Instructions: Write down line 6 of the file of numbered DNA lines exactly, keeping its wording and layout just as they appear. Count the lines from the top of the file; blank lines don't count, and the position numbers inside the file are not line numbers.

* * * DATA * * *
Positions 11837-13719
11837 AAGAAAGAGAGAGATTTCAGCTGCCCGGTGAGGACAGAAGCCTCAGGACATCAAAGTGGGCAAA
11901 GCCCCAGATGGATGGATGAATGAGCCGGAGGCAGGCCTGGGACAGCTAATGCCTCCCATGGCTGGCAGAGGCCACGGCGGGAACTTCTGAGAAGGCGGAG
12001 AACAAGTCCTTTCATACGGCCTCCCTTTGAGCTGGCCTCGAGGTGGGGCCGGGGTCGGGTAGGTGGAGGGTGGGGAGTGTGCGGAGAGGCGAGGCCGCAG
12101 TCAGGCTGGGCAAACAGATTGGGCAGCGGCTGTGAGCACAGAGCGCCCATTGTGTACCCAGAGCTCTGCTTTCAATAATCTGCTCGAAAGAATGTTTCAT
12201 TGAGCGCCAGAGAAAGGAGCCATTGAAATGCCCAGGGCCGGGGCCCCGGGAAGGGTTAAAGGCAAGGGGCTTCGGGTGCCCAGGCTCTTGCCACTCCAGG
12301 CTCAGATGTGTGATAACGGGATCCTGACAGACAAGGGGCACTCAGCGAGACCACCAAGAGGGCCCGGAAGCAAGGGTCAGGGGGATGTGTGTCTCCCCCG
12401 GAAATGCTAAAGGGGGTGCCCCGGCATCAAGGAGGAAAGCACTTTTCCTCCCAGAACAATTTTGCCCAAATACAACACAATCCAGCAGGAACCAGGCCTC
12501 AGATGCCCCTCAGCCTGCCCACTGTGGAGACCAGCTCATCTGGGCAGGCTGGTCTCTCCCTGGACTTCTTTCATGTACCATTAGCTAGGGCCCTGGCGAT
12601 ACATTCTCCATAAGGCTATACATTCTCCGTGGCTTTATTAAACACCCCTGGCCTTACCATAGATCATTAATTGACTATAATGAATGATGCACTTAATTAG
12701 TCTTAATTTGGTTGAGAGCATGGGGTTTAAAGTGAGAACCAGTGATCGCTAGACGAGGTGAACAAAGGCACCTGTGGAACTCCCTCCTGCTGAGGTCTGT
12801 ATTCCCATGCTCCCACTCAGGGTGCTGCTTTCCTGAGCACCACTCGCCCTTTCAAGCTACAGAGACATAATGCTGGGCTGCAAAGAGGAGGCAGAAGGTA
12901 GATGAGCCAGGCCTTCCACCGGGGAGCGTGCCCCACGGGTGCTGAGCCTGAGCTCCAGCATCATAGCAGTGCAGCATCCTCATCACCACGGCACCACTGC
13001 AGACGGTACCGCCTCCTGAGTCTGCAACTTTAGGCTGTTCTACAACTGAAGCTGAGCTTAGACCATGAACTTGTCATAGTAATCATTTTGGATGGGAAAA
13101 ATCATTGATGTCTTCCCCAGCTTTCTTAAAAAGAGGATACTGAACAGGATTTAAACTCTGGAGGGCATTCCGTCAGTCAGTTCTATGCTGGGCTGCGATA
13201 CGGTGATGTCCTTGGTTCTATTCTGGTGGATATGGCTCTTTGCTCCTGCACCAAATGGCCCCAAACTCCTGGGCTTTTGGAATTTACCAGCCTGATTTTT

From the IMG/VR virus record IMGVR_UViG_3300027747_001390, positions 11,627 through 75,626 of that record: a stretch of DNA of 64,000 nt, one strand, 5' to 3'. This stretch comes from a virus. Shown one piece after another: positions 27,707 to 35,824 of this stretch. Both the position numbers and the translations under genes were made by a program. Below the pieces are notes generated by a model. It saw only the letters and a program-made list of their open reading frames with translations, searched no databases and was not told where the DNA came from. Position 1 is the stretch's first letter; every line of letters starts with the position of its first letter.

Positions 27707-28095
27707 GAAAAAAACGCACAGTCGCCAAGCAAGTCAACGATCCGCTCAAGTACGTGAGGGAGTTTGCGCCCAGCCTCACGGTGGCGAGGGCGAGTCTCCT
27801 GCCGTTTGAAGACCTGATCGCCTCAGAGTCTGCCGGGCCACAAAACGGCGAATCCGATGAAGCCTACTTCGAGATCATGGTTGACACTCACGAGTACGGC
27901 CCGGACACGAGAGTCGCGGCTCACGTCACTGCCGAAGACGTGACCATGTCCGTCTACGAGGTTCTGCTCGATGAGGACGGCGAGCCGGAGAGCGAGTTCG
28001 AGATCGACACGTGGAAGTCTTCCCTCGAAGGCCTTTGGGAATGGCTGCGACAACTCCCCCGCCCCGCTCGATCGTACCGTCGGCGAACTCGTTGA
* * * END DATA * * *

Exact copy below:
12201 TGAGCGCCAGAGAAAGGAGCCATTGAAATGCCCAGGGCCGGGGCCCCGGGAAGGGTTAAAGGCAAGGGGCTTCGGGTGCCCAGGCTCTTGCCACTCCAGG